Reading Time: about 2.5 minutes
When Archimedes jumped out of his bath and ran naked through the streets of Syracuse shouting “Eureka!” he gave us the most famous example of the power of insight. Ever since, insight has been hailed as the way to develop innovative solutions to intractable problems.
But in our day to day work life how often to we turn to insight problem solving as an approach? “An approach?” Pamela Process might say, “I can’t determine when I have an insight. I’ll take it when it happens, but I’m not gonna last long in my job if I sit around waiting for inspiration to show up.”
And that makes sense. But what if we didn’t have to wait for the clouds to open and a voice to offer us a new way of thinking about a challenge? What if there were a way bake in opportunities for insight when we have a problem to solve?
That’s the focus of this blog. But first, let’s be clear what we’re talking about.
What is Insight Problem Solving?
Insight is that moment when we look at a problem and “see” the solution apparently out of nowhere. Incubation – the willingness to take a break from a problem – can help that process (it’s what Archimedes was doing when he took his bath).
The great thing about insights is that they take us to a different place. And though we can’t create that moment of insight on demand, we can create opportunities for insight to happen.
Starting in a Different Place
Psychologist husband and wife team Sarnoff A. Mednick and Martha T. Mednick, and more recently Simone M. Ritter have shown that the fuel for insight is cognitive flexibility – the ability to pivot our thinking quickly. It’s what we think of in six attributes language as flexibility of mind.
The value of flexibility of mind is that it allows us to start in a different place. And because we start in a different place we have a greater chance of ending in a different place – maybe even with an insight. So unlike waiting for a moment of insight, flexibility of mind asks us to make connections that create the space for insight to happen.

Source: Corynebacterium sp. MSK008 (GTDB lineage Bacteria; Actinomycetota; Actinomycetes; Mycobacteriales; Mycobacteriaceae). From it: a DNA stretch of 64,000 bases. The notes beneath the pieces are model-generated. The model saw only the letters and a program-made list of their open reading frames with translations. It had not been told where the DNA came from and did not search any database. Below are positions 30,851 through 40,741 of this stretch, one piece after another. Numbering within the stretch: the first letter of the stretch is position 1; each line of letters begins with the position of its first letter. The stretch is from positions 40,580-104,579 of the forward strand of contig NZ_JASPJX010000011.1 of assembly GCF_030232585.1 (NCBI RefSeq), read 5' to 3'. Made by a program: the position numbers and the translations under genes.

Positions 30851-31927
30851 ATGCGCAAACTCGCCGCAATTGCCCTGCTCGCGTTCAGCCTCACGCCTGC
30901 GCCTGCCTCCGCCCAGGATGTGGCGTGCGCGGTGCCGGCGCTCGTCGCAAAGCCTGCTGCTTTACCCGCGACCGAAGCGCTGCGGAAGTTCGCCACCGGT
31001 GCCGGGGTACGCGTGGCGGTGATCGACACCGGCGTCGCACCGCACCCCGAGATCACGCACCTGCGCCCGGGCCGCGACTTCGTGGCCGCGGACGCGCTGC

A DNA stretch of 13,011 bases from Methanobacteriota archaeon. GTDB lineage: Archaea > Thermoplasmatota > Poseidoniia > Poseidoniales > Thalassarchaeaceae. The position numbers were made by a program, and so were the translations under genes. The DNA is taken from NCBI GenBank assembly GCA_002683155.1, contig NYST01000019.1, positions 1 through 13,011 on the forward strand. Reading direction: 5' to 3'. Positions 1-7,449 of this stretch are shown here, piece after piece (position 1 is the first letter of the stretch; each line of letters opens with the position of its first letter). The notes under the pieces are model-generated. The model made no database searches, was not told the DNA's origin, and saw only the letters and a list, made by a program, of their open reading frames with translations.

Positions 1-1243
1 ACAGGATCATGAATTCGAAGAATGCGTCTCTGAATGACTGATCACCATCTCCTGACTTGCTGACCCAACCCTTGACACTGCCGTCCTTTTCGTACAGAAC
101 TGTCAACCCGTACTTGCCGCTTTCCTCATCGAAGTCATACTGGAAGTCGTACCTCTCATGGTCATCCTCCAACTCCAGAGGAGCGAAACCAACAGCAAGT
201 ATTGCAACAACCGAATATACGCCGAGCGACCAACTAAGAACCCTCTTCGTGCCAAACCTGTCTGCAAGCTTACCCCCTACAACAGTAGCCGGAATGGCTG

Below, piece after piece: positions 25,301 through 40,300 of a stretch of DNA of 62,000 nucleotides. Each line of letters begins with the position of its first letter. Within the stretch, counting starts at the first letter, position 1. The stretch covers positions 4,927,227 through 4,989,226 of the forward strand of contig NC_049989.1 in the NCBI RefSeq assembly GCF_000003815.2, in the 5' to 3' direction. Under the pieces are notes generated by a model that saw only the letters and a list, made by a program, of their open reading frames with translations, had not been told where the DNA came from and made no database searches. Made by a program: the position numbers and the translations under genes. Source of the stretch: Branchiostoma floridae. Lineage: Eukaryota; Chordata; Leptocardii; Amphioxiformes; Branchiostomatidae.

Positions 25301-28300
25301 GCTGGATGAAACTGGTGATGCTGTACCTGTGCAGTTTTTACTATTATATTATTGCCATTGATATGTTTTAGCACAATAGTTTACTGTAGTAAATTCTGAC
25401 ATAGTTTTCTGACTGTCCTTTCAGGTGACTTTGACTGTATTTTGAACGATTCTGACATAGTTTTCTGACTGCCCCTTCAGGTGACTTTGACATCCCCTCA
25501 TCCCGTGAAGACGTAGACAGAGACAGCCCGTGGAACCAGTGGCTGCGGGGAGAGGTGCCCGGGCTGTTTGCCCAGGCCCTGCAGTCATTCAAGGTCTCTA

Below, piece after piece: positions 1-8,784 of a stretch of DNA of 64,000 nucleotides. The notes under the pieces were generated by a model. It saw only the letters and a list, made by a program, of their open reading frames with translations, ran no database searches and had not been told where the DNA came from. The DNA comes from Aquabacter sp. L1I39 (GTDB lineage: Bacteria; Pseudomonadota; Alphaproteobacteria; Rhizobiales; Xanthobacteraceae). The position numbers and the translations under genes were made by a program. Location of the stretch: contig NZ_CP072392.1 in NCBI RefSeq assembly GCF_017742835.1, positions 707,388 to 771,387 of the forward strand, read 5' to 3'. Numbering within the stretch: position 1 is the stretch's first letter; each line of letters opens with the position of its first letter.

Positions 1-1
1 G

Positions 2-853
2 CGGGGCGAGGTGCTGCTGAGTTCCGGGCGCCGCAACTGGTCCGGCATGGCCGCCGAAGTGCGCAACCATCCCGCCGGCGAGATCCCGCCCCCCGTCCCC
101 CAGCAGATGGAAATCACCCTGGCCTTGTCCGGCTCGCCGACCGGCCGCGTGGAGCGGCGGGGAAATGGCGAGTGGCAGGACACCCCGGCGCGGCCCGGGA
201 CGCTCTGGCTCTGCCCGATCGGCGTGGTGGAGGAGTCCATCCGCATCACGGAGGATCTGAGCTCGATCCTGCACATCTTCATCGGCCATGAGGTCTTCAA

Creating Space for Insight with Flexibility of Mind
Flexibility of mind begins by realizing multiple valid solutions to a challenge are possible. Sure we can come up with one idea, but how do I know I’ve got the best idea? That’s the problem with only coming up with one idea: we can’t know. Is our one idea the only one we can think of? Is it “good enough”? so we go with it? But what if when we came up with our one idea we push on and come up with others? Not because we’re going to use more than one idea, but because more than one idea gives us options. And one of those options is to create a sandbox for insight.
But how does that happen?
Finding Connections: The Foundation of Insight
It happens because once we have multiple valid ideas we can now look for connections between ideas. To repeat, that doesn’t mean we’re looking to implement all ideas, we’re looking for the best parts of all ideas. Find that and our next task is to build an idea from the best parts of all valid ideas – what I call a revolutionary idea.
Mark Beeman a neuroscientist who studies the aha moment, flags two qualities that allow insight to happen: “inward looking” – as in not focused on the external world; and “not effortful” meaning we’re not trying to solve the problem.
While that can still leave us hoping insights happen, the act of looking for connections mimics both of those factors: we’re inward looking trying to find the connection, and finding the connection gives our brain a rest from trying to solve the “big” problem. That’s what insight’s doing in the incubation phase – it’s connecting ideas to arrive at that aha moment.
The Zen of Problem Solving
And though it might sound contradictory trying to connect multiple ideas can give us enough of a diversion to borrow or not borrow from those ideas. And that’s what gives rise to the revolutionary idea.
And if that sounds Zen, it’s because it is. The process of developing multiple valid ideas and connecting them is the grist for the mill to create a moment of insight.
It’s like the saying often attributed to William Faulkner when asked if he only writes when he’s inspired. “Yes,” he said, “I only write when I’m inspired. Luckily, I am inspired at 9 o’clock every morning.” What Faulkner’s telling us is we have it in ourselves to create the ground of inspiration.
Want blogs like this in your inbox?
What to dive deeper?
Check out The Six Attributes of a Leadership Mindset by Joe Britto
Facing a people challenge?
Our approach starts with an interactive experience. We work with your teams to develop the six attributes of a leadership mindset that enables them to work together, model leadership, and come up with solutions themselves.